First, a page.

iOS added encrypted/secure DNS in version 14. As of May 2022, they don't yet seem to have all the bugs out. iOS sometimes issues a warning "This network is blocking encrypted DNS traffic." I have seen it myself on iOS 15.5, and read a number of articles about how to get rid of the error message. No one knows what causes it. No one. One suggestion to get rid of the message is to forget the current SSID and re-connect to it. To me, that points to this being a bug. More here: How to Fix 'Network Blocking Encrypted DNS Traffic' on iPhone by Tim Brookes (May 2022).
Warning to Windows users: There is a caching or buffering issue involving VPNs. After connecting to a VPN, the above sites typically show both the pre-VPN DNS servers and the current DNS server from the VPN provider. On iOS 12 and Android 7.1 all the above testers work fine, only Windows is buggy. I have not tested other OSs. In the screen shot below, from the Express VPN tester page, the four OpenDNS servers were in use before the VPN connection was made and the server at Leaseweb USA is from the VPN provider. I tried the command "ipconfig /flushdns" but it did not help.
On Windows, the only tester page above that has been bullet-proof in my experience is the one for OpenDNS. It simply reports a YES/NO on whether OpenDNS is being used and it is not fooled by whatever caching issue confuses the other testers. As a side note, all the VPN services I have used assign a single DNS server. Outside of a VPN, there are normally two or more DNS servers in use.
Another issue is that different DNS testers report a different number of DNS servers. Some only report on one DNS server, others report on multiple DNS servers. I don't know why this is.
Cloudflare DNS servers are 18.104.22.168 and 22.214.171.124. In November 2018, Cloudflare released iOS and Android apps that configure those systems to use their DNS servers. It works by creating a pseudo VPN connection. The testers above do not report either 126.96.36.199 or 188.8.131.52 as the in-use DNS servers. The Cloudflare app will show that it is being used, and I am sure it is, but the above DNS testers report other IP addresses. And, you can't go by the hostname either, the servers used by Cloudflare do not have host names. The only clue from these testers is that Cloudflare is the ISP.
One feature of Cloudflare DNS is encryption. The connection between your computer and their DNS server is encrypted using one of two fairly new approaches: DNS over TLS or DNS over HTTP. This only an issue when you are not using a VPN. A VPN encrypts everything (when it is working correctly) coming and going from the computer so there is no need to pay special attention to encrypting DNS.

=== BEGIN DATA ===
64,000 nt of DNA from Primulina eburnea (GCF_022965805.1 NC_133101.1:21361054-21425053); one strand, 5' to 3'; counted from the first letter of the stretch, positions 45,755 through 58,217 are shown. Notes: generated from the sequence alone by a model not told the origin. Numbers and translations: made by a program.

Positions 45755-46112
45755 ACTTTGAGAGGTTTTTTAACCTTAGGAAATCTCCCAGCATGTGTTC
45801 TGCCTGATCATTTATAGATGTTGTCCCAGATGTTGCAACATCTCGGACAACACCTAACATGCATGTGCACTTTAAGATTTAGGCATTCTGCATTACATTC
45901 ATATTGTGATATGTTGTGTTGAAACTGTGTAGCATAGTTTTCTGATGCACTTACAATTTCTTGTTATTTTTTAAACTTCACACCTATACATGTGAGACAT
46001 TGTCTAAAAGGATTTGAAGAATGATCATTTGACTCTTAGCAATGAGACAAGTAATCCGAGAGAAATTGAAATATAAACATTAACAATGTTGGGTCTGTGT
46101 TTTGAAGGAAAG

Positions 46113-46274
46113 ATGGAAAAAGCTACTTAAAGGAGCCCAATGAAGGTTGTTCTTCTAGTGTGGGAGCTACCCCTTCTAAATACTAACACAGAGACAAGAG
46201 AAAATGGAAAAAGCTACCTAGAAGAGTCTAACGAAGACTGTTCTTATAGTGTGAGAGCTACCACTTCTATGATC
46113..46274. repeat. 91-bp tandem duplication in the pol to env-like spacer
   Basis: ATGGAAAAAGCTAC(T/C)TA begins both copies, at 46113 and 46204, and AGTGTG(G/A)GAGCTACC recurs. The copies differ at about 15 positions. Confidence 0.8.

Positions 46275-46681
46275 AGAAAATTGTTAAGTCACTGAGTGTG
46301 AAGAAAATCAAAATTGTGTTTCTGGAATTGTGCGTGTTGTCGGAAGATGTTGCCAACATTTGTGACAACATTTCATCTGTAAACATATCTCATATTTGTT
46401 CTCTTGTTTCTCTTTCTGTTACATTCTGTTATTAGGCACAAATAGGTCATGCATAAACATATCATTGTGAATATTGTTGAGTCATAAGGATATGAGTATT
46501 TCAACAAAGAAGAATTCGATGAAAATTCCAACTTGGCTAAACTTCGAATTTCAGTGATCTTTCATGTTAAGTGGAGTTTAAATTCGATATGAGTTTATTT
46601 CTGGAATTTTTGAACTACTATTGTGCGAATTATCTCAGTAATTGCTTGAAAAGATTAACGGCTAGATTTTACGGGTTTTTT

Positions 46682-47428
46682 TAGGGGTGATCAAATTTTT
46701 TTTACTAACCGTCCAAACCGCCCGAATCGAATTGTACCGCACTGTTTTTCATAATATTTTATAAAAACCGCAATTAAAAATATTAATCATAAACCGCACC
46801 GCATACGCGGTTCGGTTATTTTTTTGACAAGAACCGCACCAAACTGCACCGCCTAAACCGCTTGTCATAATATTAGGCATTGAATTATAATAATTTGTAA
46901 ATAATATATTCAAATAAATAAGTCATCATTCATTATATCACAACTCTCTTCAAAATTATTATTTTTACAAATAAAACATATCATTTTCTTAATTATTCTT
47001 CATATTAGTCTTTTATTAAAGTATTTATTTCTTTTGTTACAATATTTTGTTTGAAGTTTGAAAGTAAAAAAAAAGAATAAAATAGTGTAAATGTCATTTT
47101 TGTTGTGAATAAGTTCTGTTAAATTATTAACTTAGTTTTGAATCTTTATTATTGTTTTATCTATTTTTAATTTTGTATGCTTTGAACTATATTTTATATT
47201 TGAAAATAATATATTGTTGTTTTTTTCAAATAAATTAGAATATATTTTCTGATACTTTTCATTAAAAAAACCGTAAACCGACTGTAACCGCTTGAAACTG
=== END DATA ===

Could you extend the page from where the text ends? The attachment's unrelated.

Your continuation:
Warning to WIRED readers: The article You Know What? Go Ahead and Use the Hotel Wi-Fi by Brian Barrett (Nov 18, 2018) comes to a very wrong conclusion. The main point of the article is that the widespread use of HTTPS (secure websites) eliminates the old dangers of sniffing and snooping on unencrypted data. For one thing, this shows a lack of understanding of the limits of HTTPS. Secure websites do not deserve that much trust. Still, the bigger danger is that on a public wireless network you have an encrypted connection to bad guys. HTTPS does nothing to protect you from a scam website that looks real enough, displays the correct URL in the address bar, but whose sole purpose is to harvest passwords. Extended Validation could offer this protection, but in the real world it does not. For one thing, web browsers are constantly changing how they indicate EV vs. DV (Domain Validation). And, some browsers do not give any visual indication of the difference. And, I suspect no non-techies are even aware of the EV/DV concept in the first place. Even more insidious is using DNS not to fake out the main/displayed domain name, but to point the browser at a scam copy of included code from a third party. Many sites are compromised by including malicious code from hacked third parties. DNS means that the third party does not even need to be hacked. So, using trustworthy DNS servers, not those from hackers, a coffee shop or a hotel, is critical to computing safely. The article also ignores the issue of evil twin networks, an attack for which there is (as far as I know) no defense.
Anyone running a VPN on Windows 8 or 10 needs to be aware of a situation where DNS requests may be sent outside of the VPN tunnel. For more, see Guide: Prevent DNS leakage while using a VPN on Windows 10 (and Windows 8).
In May 2017, Trend Micro made a great point: "Unfortunately, website-based tests may not be reliable once a home router has been compromised." With that in mind, it makes sense to check with the router directly, be it with a web interface or an app, to double check the DNS servers.
Windows users have another excellent option, the DNS query sniffer program by Nir Sofer. The program is free, portable and from a trustworthy source. It simply traces DNS requests and responses. Before connecting to a VPN, tell it to examine either your Wi-Fi or Ethernet connection to confirm the program is working. Then connect to the VPN and you should see no further DNS activity. As further proof that the VPN is handling things, tell the program to examine your VPN connection (Options -> Capture Options) and you should see all your DNS requests.